Aiuppa held a holy card with the picture of a saint on it. He  stood and walked around the table  to where Nick was standing. He lit it the card and dropped it onto Nick’s open hand. Nick held the burning card, trying to evince an emotionless face. He mentally separated his hot palm from the rest of his body doing his best to ignore the burning sensation that gradually worsened as the picture curled around in the fire on his hand.  Aiuppa told him that it was time for him to take his oath.

He was told to repeat three times the following: “If I give up my brothers, may I burn in hell like this holy picture.”

Then the card was removed. Joey Doves used a pin to prick one of Nick’s fingertips and a drop of blood arose from the skin. His blood was not his own any longer, he was told

Aiuppa and the capos congratulated him and LaPietra shook his hand.

Nick Calabrese

The brothers had been called two days prior and had been told to go to Angelo’s home in Bridgeport. They were sitting in his basement at a table when he told them he had recommended them both and that it was there’s if they wanted it. “Yes,” was their reply. Nick wondered what would’ve happened there in the basement if they had said no.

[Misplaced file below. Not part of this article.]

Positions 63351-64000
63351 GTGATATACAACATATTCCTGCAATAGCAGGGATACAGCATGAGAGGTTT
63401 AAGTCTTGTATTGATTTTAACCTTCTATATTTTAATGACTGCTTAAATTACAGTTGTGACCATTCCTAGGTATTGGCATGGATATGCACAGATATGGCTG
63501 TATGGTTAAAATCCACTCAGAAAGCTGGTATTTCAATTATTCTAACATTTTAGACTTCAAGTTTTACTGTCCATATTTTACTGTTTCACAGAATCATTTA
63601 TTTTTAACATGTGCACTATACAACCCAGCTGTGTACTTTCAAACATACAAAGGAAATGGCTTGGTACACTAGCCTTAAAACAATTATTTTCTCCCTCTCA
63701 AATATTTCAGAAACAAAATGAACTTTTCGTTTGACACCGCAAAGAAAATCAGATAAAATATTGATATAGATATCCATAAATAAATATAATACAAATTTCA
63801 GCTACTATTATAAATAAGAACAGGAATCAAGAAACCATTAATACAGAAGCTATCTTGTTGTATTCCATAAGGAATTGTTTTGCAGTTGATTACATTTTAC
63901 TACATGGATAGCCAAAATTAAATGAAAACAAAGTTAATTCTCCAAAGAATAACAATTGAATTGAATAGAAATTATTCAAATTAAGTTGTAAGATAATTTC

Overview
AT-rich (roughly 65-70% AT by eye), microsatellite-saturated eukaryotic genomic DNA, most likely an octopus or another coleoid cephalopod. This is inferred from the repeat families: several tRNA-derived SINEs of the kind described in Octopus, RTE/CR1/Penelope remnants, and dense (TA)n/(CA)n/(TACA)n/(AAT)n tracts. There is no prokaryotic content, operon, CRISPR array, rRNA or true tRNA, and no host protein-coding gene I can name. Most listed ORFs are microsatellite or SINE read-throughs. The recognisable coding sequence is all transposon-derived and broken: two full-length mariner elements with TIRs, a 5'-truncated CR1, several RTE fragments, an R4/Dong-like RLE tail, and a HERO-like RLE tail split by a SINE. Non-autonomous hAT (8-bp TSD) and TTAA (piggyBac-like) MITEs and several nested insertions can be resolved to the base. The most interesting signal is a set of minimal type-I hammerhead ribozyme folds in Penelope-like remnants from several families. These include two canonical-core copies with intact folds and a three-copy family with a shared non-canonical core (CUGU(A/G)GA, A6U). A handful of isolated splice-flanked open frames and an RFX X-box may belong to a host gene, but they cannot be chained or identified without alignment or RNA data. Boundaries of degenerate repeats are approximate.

Only those who had committed one or more murders for the Outfit were invited in. They had to be full blooded Italians. It was a lifelong commitment. You also were expected to carry yourself a certain way.

The Outfit went five years before another initiation ceremony.

Interestingly, Nick Calabrese was among the men who participated in the murder of the Spilotro brothers who were set up partly with the  ruse that Michael was to be made. So there were hints... hiding in plain sight.

And as in New York, in Chicago, two made members need a third made member to introduce them. So there's commonalities, though the entities in the Northeast and Midwest evolved slightly differently from each other over the course of the 20th century.